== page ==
Why Giving In To Your Fear Of Rejection Might Make You Miss Out On "The One"

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fear of rejection
Love, Self

Without some risk, there's no reward!

Have you ever enjoyed a first date, but doubted it would lead to another?

Don’t let your fear of rejection and own insecurities get in your way of turning a positive first encounter into a second!

As matchmakers, it is not unusual after introducing a couple to receive feedback after their first meeting from one — or both! — that they would like to see the other again… but don’t think the feeling likely to be mutual.

Alas, all too often such self-doubts and insecurities have nothing to do with the perceptions of their date — who may be feeling uncertain themselves for similar reasons!

RELATED: The ONE Question You NEED To Ask Yourself If You Want To Find Your Soulmate

I recall "Sue," an attractive, delightful client who had been matched with "Ian," an interesting, intelligent man who had built a successful boutique business. Having read each other’s profiles, both were looking forward to their date the following Saturday afternoon. During their brief telephone call, they had arranged to share time and conversation to learn more about each other over drinks.

As they talked, Ian learned that Sue had come from a very well known family background in terms of wealth and business success. It was apparent that as CEO of a family company, she’d led a very busy life… especially because for the last ten years, she also had the sole responsibility of raising three children into young adults.

Ian’s success on the other hand, was self-made. He told Sue had that he had worked to support himself through his university studies, before building his successful, respected small business from scratch. He, too, had children now grown. Sue heard real sadness in his voice as he mentioned that his marriage of more than thirty years had unexpectedly ended in divorce two years prior.

Sue’s feedback to us after meeting Ian suggested that, while she had really enjoyed his company and would like to see him again, she did not think that she would be interesting enough to appeal to him, since he had made so much of his life. Some examples she gave were that he had traveled far more extensively than she did and knew much more about art and theater. And although she’d had access to wealth and privilege, she thought her life seemed dull by comparison.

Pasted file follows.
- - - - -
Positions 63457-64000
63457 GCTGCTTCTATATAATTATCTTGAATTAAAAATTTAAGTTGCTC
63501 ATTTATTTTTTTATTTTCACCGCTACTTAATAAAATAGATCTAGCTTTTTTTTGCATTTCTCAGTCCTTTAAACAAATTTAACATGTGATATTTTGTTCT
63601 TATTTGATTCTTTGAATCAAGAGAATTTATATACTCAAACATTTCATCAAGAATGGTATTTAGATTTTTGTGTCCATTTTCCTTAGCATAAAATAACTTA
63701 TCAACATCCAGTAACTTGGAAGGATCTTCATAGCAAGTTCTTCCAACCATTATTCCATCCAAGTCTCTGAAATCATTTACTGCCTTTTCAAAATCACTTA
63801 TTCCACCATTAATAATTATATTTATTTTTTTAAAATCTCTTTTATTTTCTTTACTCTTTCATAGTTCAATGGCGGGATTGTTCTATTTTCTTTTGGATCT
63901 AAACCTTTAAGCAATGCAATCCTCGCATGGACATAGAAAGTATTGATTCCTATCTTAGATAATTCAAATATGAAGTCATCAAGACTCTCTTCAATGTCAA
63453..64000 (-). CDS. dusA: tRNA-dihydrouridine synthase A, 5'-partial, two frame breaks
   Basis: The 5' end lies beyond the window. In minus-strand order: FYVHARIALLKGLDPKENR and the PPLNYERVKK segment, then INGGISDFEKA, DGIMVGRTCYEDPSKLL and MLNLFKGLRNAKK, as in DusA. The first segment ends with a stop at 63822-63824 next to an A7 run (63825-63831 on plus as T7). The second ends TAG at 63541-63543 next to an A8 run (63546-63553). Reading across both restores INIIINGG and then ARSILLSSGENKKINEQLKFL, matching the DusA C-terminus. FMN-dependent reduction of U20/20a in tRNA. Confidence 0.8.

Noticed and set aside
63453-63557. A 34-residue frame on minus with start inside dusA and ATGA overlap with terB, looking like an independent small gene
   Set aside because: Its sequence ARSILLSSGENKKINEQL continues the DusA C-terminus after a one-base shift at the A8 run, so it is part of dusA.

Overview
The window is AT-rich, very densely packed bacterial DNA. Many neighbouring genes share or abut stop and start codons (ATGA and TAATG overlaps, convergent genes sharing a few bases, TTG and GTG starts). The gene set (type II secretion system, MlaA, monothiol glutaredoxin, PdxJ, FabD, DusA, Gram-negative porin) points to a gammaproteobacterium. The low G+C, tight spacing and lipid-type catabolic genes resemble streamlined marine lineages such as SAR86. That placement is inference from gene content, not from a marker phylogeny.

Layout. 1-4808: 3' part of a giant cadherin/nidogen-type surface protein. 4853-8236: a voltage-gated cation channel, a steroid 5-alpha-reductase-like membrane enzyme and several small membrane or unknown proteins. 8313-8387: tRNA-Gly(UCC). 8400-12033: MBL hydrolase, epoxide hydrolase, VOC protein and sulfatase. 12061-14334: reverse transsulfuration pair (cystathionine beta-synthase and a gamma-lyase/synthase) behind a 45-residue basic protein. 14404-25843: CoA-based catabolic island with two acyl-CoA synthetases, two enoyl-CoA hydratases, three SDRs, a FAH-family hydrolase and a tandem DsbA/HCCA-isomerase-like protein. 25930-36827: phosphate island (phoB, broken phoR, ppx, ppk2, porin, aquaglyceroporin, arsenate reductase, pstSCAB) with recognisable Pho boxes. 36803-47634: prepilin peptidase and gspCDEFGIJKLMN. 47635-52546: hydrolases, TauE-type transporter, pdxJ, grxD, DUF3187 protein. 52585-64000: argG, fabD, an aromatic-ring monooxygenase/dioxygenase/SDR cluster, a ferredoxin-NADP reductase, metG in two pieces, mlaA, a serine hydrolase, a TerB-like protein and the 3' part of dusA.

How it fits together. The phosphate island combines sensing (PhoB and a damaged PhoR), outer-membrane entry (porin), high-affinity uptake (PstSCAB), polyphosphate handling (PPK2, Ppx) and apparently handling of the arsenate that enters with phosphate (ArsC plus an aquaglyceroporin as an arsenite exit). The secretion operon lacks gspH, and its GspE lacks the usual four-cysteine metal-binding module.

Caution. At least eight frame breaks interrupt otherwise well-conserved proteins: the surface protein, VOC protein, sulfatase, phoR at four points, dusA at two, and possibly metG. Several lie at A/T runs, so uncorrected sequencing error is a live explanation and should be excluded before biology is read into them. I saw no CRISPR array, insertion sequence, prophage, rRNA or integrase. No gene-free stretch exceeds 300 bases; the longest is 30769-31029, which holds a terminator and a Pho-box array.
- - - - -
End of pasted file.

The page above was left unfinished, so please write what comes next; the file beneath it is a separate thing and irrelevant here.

Ian’s feedback, on the other hand, revealed his own vulnerabilities. Though he found Sue lovely and attractive and would be happy to see her again, he did not think that a woman like her would be interested in a partner of far less wealth — especially one whose assets had recently been halved by a divorce. More importantly, for a man who had striven so much for success, he perceived that his long-term marriage suddenly coming to an end meant he'd failure in what mattered most and made him a poor candidate for a partnership.

The good news is that, by hearing this feedback from both sides, we were in an unusual position to intervene — and let Sue and Ian know that they both wanted to see each other again. However, without doing so, it is likely neither would have initiated contact because of their own lack of confidence when it came to matters of the heart.

My team of consultants and I were delighted when we received feedback the following year that not only had a real friendship developed between Sue and Ian, but that over time it had grown into something more. In fact, they were planning to wed in the following spring!

Is there anyone you would like to contact but, think they’re not interested in getting to know you? 

Just remember: You have little to lose — and maybe friendship and more to gain — by taking the small risk of saying "hello!"

RELATED: Why Waiting For LOVE To Make You Happy Is A TERRIBLE Idea

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